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Kurlon Limited Case Study.

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Introduction

Kurlon Limited Case Study Submitted by Vinit Kumar Srivastava 363/40 Before we venture into the answer demanded, one can observe from Exhibit 5 is that the quantity demanded is almost never equal to the quantity supplied. This is true in case of both the Bangalore Warehouse as well as Delhi ASO. From this observation, one can guess that the commitment level on part of the retailers is quite low (ordering higher and accepting lower units of mattresses, assuming the sales value for Delhi ASO implies the sales made to the retailers). Also, there is a lot of stock pushing on to the downstream members when the situation doesn't warrant such an action. Sometimes, these anomalies are quite high and this doesn't augur well for the integration of a supply chain. Another observation that can be made is that the truckloads that are arriving at each region aren't in multiples of 160 or 320 as that would have optimized the transportation costs. When there isn't much of a pattern in the dispatching (as compared to the indents), why not send dispatches in multiples of 160 or 320 whenever possible. ...read more.

Middle

are reflective upon the fact that Y is a slow moving configuration. Typically, slow moving SKUs are the ones that sell in low volumes but accrue higher margins for the retailers. But, here too the saga of anomalies continues and in fact, the situation is worse than that In X. Out of 26 weeks, we find that 17 of the anomalies are negative which doesn't augur well for the company as this means that the retailer is willing to let go of the higher margins which is possible only because the demand for Y (Kurlon) is decreasing and the retailer is finding much more difficult to sell it and doesn't think that the higher margin is worth the sale effort. Critique Order Processing and inventory levels at Delhi ASO and Bangalore Warehouse for Configuration X and Y. There seems to be a complete mismatch between the quantity intended and quantity dispatched. Thus, the forecasting system is to be improved. The company is carrying huge inventory because of improper forecasting. ...read more.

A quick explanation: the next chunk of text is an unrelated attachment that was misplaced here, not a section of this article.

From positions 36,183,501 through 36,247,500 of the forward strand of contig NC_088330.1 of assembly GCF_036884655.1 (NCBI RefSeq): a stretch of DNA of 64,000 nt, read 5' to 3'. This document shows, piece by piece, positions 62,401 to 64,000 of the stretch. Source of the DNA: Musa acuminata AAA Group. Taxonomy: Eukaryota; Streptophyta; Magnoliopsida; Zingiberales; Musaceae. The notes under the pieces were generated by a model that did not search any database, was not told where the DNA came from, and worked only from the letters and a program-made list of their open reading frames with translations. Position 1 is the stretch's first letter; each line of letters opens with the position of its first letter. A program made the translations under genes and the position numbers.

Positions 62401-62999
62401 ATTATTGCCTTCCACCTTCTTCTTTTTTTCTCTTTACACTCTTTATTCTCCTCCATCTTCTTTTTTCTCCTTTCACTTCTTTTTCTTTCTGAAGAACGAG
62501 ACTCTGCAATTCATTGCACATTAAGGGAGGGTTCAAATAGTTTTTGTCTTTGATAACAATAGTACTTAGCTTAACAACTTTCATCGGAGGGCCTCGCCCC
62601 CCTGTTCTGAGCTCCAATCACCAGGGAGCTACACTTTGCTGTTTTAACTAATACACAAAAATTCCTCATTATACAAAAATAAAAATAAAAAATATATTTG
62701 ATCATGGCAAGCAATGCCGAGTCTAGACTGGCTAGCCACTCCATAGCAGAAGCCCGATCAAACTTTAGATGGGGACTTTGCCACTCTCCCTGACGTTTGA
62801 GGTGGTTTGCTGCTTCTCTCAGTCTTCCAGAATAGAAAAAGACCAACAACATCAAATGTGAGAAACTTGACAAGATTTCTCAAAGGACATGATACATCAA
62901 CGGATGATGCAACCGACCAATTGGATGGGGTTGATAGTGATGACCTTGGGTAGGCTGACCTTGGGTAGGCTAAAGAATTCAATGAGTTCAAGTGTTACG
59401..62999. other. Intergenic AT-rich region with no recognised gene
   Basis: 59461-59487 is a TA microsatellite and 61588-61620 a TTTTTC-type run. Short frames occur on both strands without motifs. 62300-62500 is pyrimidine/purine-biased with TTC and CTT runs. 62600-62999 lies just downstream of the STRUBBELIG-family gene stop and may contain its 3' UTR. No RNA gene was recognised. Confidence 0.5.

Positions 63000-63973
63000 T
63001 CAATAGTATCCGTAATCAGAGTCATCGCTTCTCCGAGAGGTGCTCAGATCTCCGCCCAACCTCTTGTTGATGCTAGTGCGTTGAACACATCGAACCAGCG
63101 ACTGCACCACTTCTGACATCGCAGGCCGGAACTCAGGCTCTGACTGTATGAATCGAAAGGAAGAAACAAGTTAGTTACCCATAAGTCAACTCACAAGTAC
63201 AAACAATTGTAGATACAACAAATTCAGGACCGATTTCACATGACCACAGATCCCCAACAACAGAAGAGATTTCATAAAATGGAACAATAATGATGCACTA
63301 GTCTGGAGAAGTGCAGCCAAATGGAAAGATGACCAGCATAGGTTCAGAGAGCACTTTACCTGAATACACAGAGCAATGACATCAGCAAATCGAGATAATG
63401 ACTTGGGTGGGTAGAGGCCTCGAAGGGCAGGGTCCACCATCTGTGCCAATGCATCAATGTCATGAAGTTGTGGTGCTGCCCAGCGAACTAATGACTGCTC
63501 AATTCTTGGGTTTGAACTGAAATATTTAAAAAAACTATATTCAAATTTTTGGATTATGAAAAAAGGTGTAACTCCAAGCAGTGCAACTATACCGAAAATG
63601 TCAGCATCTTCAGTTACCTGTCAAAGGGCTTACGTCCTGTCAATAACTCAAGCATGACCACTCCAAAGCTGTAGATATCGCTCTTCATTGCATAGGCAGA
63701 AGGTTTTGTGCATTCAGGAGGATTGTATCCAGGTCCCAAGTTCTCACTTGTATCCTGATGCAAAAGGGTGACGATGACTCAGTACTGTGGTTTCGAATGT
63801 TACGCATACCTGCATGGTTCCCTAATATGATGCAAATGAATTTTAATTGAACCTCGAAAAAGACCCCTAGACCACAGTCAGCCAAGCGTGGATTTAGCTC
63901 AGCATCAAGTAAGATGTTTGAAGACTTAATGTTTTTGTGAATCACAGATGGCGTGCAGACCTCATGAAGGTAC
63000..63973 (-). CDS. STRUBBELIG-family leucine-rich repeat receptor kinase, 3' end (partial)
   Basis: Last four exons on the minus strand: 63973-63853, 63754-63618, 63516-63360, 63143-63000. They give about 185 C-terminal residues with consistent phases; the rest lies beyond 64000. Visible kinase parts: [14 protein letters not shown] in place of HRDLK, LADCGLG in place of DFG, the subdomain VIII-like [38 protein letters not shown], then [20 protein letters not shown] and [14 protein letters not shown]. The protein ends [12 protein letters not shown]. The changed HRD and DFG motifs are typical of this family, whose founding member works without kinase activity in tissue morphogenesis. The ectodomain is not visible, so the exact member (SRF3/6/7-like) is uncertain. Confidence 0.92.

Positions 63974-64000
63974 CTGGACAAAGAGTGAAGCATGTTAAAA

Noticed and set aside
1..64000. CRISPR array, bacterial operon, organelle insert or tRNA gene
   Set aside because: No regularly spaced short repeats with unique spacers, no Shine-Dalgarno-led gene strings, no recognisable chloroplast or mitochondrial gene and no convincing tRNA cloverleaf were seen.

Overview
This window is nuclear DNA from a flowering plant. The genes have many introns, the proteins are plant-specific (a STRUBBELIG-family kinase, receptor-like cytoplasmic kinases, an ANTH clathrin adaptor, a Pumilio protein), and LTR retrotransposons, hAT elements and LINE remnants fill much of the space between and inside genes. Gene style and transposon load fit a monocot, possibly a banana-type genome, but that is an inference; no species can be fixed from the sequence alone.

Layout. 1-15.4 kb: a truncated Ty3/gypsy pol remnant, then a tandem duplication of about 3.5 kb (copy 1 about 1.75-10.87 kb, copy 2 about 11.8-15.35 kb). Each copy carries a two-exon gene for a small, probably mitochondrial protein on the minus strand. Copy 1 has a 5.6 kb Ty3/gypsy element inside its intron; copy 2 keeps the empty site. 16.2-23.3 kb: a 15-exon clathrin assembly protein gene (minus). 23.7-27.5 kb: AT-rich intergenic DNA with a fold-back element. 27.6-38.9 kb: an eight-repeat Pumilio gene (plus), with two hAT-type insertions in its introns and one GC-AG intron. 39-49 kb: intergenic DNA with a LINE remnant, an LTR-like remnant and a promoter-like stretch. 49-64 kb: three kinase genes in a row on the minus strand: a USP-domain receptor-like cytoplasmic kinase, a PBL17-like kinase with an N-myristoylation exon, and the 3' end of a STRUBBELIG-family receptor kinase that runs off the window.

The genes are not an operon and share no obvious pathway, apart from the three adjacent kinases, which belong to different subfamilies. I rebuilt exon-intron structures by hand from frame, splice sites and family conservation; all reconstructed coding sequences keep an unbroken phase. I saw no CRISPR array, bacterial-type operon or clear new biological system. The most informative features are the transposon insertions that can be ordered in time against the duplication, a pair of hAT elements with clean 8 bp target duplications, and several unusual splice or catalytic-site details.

Conclusion

The Delhi sales office does not seem to have any safety stock. But in general, it orders in such high quantity that it is keeping very high stocks. This is to curtail any possibility of stock out. It is suggested that the sales office finds a minimum safety stock and also define the maximum inventory it will hold. Also, the company would do well to change the distribution pattern, i.e. the distribution centre should just act as a transit point and all the orders by the retailers should be directly send to the central warehouse. By doing so the company would give away with the policy of holding inventory at two places. A detailed study needs to be carried out for the benefits and drawbacks of the system. Similarly, for CONFIGURATION Y The stock levels were zeros at times even though demand existed which would have resulted in lost sales. Also, the intend and sales vary a lot even though it was "made to order". Summary i) Purchase a new vulcanizing chamber ii) Capture lost sales iii) Have Minimum order constraint iv) Have a PULL System rather than PUSH System v) Better Forecasting Tools vi) Distribution centre act as a Transit point ...read more.

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